Regardless of the shape such a quest for common ground takes in a postcolonial world, all such theories must take into account the ambivalence that citizens of many nations feel toward the indigenous peoples living within their borders.(11) Nowhere are these mixed feelings more striking than in the case of America's treatment of its own indigenous population. As the image of native peoples has changed from that of the noble savage to that of an indigenous yeomanry, from that of an unproductive nomad to that of a beleaguered dependent, from that of a worthy foe to that of a sporting mascot or ecological emblem, Americans have not shaken their ambivalence about Native Americans and America's treatment of them. When, for example, the members of the Five Civilized Tribes -- notwithstanding their being clothed, Christianized, and literate -- were compelled in the 1830s to remove to the West, large numbers of Americans signed petitions against their expulsion.(12) Yet white America's unwillingness to back this position with concerted action bespoke its mixed feelings regarding America's impact on the Native Americans and their land.(13) American ambivalence also deeply suffused the decisions of Chief Justice John Marshall. In his opinions concerning the Cherokee,(14) Marshall spoke of America's extravagant pretensions in laying claim to the lands of sovereign peoples and sought to assuage that ambivalence by creating reciprocal duties for the federal government arising from the Native Americans' anomalous status as "domestic dependent nations."(15) Through every twist of policy and every turn of Supreme Court analysis, this ambivalence has marked America's relations with the original inhabitants of the land. It remains no less current in decisions today relating to whether a court should defer to a tribe's discriminatory precepts,(16) deprive a tribe of the use of an endangered species in an ancient ritual,(17) or accept oral traditions as valid in the determination of tribal identity.(18)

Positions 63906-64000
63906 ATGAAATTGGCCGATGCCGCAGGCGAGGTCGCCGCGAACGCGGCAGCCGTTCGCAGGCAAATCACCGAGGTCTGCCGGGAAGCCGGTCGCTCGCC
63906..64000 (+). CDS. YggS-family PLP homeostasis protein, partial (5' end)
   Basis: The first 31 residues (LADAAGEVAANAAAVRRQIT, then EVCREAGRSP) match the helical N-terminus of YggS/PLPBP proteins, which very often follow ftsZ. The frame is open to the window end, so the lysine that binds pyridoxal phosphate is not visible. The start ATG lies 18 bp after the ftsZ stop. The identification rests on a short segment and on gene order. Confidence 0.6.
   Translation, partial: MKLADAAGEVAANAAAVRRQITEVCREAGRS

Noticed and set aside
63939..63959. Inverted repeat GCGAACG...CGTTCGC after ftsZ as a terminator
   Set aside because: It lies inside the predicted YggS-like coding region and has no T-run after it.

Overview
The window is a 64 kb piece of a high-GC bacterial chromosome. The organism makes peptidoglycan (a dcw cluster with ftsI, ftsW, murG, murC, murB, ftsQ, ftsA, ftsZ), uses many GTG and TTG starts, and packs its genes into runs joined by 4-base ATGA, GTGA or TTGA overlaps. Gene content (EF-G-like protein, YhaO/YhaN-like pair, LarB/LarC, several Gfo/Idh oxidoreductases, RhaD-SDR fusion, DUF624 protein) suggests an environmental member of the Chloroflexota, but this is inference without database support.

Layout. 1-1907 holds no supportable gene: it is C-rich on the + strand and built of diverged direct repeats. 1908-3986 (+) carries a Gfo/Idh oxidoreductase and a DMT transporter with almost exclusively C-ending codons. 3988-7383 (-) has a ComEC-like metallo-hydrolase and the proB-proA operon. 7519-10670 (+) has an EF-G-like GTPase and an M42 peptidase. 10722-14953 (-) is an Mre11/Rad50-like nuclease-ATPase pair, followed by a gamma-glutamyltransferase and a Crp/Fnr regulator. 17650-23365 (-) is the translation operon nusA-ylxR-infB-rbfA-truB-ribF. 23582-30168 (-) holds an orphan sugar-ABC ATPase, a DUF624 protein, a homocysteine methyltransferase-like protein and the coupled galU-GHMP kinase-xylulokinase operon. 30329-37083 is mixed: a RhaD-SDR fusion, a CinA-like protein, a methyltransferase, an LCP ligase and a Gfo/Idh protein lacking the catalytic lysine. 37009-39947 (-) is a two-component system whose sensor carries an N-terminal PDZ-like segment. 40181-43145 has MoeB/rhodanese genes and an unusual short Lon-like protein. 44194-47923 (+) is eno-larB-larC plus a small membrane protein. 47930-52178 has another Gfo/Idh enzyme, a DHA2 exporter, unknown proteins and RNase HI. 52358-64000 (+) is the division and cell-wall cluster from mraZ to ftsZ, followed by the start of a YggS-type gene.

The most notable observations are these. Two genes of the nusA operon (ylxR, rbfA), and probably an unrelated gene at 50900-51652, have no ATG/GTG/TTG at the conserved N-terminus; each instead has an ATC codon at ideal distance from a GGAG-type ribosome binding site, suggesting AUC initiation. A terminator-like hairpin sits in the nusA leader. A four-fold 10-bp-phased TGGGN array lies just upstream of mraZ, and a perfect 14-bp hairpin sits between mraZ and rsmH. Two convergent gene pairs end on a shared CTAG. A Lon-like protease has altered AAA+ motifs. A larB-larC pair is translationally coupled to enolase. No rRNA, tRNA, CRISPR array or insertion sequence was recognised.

What is true in the national realm is increasingly true in the domain of international law and politics as well. The ambivalence toward group rights, heightened by decolonization and global awareness of local practices, forces a wide range of nations and cultures to address such issues as female circumcision,(19) the capacity of individuals to further themselves despite the conventions of their group, and the rights of individuals to leave the religions of their birth.(20) Numerous international conventions have been propounded,(21) but the refusal on the part of the United States and other nations to sign many of these conventions(22) is less a hypocritical stance toward the principle of such accords than a manifestation of the deeply equivocal responses such undertakings elicit.

    Given the plenary power that most nations accord themselves to formulate wholesale solutions to their "native problems," it is understandable that the quest for a unified theory of group rights should be as attractive a goal to political philosophers and international lawyers as it is tempting to politicians and activist courts. In the American context, for example, Congress has repeatedly used its plenary power to implement one "solution" after another to "the Indian problem" -- from land tenure programs, to support for tribal constitutions, to the termination of tribal status -- all in the belief that the anomalous status of semi-sovereign entities within national borders could be comprehensively resolved.(23) Courts, too, often have found the peculiar status of Indians best treated by applying the same standards to tribal members as to any other citizens in order to avoid having to deal with special circumstances on a case-by-basis.(24)